Stories of Change: Girls Leading the Way Out of COVID-19

In May 2021, Cyclone Yaas brought widespread destruction to the coastal region of West Bengal, India—including flooding and agricultural devastation. Residents watched their food supplies, grain, bedding, kitchen utensils, and more wash away. Cattle and fish died. Many people, dependent on farming, fishing, and animal husbandry for a living, faced deep uncertainty about their future.

The storm also exacerbated the COVID-19 pandemic, which was already affecting hundreds each day. Hospitals were not spared; ICU units, beds, ventilators, and other life-sustaining equipment were made inaccessible or lost altogether. The cyclone intensified the public health crisis, leaving COVID patients without treatment, and many without even a proper burial.

Amidst the disaster, though, girls in the community took action to curb the damage and stop the spread of COVID. The girl leaders, who had been trained and mentored through the organisation Nishtha— a former EMpower grantee partner—some years ago, proved key to the local response. EMpower, who supported Nishtha from 2005 to 2015, enabled thousands of adolescent girls to be trained as community and peer educators on hygiene, nutrition, health, and gender equality. Today, these same girls are leading their communities to a more healthy and secure future and have inspired other girls to do the same.

Twelve hundred adolescent girls travelled through villages on bicycles, carrying medical kits that included oximeters, thermometers, pain medications, and vitamins. The girl leaders often risked their own lives to provide this essential care.

In addition, they raised awareness of local health protocols and revived protection measures for women and girls, who were at increased risk of violence. They educated men in their communities about the harms of violence against women, and how they can best support women and girls and enable them to get an education. And they made sure to speak with young women and girls directly, to prevent them from falling prey to child marriage and trafficking.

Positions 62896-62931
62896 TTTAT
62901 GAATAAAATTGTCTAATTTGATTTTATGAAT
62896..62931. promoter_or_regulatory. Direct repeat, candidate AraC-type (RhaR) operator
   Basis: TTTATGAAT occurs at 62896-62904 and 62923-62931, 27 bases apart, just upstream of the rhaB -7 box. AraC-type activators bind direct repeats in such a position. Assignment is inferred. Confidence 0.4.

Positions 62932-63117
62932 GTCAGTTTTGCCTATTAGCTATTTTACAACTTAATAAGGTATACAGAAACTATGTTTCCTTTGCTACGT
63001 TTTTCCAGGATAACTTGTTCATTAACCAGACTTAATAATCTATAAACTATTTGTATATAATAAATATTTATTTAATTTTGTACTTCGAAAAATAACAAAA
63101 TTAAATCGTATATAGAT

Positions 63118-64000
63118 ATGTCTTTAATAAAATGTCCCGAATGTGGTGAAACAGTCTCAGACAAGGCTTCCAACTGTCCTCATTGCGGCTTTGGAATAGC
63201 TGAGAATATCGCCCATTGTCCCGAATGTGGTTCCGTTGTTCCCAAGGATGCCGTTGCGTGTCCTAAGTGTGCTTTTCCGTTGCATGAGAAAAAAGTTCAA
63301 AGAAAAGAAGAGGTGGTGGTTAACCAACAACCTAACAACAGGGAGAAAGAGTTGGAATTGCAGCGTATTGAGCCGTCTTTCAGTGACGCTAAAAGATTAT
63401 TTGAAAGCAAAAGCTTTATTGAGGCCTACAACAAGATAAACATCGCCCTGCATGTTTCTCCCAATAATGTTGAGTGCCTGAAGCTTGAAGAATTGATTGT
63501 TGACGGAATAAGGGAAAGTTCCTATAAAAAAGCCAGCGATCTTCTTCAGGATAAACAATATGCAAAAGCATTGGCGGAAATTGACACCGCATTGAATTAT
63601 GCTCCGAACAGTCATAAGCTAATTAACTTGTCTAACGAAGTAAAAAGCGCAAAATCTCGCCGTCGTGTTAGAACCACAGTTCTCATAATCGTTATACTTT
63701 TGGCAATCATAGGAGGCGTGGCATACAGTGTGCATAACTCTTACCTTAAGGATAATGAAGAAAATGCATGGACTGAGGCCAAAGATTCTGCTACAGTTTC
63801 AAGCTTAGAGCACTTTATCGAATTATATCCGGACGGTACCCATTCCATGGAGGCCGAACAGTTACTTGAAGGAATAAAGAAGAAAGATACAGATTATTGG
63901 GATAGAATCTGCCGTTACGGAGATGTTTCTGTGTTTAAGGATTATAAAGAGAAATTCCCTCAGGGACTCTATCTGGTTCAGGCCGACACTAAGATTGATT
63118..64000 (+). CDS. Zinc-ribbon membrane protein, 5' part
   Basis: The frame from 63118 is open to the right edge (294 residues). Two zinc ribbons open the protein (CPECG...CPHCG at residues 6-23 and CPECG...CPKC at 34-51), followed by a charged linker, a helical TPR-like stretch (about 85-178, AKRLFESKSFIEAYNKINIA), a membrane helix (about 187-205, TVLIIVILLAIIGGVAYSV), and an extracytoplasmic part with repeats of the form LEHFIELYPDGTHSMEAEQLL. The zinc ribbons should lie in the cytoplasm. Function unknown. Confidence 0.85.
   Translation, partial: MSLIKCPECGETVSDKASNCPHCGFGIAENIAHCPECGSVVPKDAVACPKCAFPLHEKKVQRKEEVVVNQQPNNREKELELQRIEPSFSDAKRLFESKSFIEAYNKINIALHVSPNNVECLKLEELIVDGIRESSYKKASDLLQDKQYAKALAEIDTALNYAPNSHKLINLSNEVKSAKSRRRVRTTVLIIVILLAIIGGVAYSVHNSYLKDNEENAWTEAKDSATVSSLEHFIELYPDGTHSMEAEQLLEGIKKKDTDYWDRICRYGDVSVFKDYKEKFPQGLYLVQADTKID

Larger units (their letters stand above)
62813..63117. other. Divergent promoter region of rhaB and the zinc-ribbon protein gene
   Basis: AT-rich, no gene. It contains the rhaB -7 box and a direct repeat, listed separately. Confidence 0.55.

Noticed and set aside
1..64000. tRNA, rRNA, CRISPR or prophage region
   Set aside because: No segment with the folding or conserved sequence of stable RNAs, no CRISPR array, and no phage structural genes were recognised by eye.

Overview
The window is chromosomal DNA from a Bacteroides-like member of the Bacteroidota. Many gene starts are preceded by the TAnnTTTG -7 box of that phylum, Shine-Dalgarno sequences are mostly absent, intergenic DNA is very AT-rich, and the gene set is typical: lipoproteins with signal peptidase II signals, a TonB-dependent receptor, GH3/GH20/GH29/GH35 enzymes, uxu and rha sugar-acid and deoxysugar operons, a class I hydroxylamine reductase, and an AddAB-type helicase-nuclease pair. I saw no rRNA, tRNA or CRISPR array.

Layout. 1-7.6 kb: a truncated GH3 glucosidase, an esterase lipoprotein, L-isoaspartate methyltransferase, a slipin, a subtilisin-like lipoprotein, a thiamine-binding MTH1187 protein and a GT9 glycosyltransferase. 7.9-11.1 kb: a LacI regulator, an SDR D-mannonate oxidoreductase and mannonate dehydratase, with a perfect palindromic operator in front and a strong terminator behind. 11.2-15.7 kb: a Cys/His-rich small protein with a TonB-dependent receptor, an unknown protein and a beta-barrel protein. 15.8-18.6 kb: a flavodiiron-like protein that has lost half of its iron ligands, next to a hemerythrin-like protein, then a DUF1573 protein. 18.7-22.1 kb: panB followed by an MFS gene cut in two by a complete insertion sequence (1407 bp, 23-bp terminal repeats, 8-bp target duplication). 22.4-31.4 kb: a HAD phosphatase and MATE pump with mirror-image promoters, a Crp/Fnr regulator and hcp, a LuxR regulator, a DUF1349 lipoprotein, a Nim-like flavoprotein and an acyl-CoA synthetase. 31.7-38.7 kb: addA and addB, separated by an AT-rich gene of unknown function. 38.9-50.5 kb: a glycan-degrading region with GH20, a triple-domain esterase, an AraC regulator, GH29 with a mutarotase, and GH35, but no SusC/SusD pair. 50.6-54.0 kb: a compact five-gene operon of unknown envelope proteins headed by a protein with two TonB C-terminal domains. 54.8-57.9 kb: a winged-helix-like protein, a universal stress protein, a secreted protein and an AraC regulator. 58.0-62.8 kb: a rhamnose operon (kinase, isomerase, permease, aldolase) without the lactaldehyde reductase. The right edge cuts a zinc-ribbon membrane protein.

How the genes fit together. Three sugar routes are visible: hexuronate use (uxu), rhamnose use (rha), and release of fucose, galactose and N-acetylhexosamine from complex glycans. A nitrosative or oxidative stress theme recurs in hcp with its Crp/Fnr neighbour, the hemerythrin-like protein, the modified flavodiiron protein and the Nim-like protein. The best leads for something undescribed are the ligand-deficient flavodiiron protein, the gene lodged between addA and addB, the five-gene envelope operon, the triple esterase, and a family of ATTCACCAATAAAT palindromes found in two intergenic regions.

The girl leaders provided more than first aid, they offered empathy and guidance. They sensitised people in their communities on the need for coming together. Nishtha reports that local residents, who were previously stricken with fear of COVID-19 and distrustful of their neighbours, became more compassionate and understanding. They stopped ostracising those they thought had COVID. Some young people from community clubs began working in tandem with the girls, helping to collect and distribute food to the most marginalised. 

In response to the girls’ brave work, a collection of public servants, including a member of the Legislative Assembly of West Bengal, police officers, and other officials met with several of the girl leaders. They expressed their appreciation to the girls and recognised their immense dedication and selflessness.

For EMpower, it is inspiring to see these girls flourish and lead the way in their communities. According to Mina Das, Nishtha’s Director, “It is EMpower who has generated the strength and courage in these warriors so that they can emerge as dedicated and enthusiastic and uplift their community.”

We are heartened that the seeds planted years ago are firmly rooted, and the impact is quickly growing. One of the girl leaders who had participated in an EMpower-supported training several years ago said: “Nishtha taught me many things: speaking power, confidence, and courage. I cannot imagine my life without Nishtha…it taught me to care about myself and to care about other people.” In West Bengal, it’s clear girls are finding the power to transform their communities within themselves.

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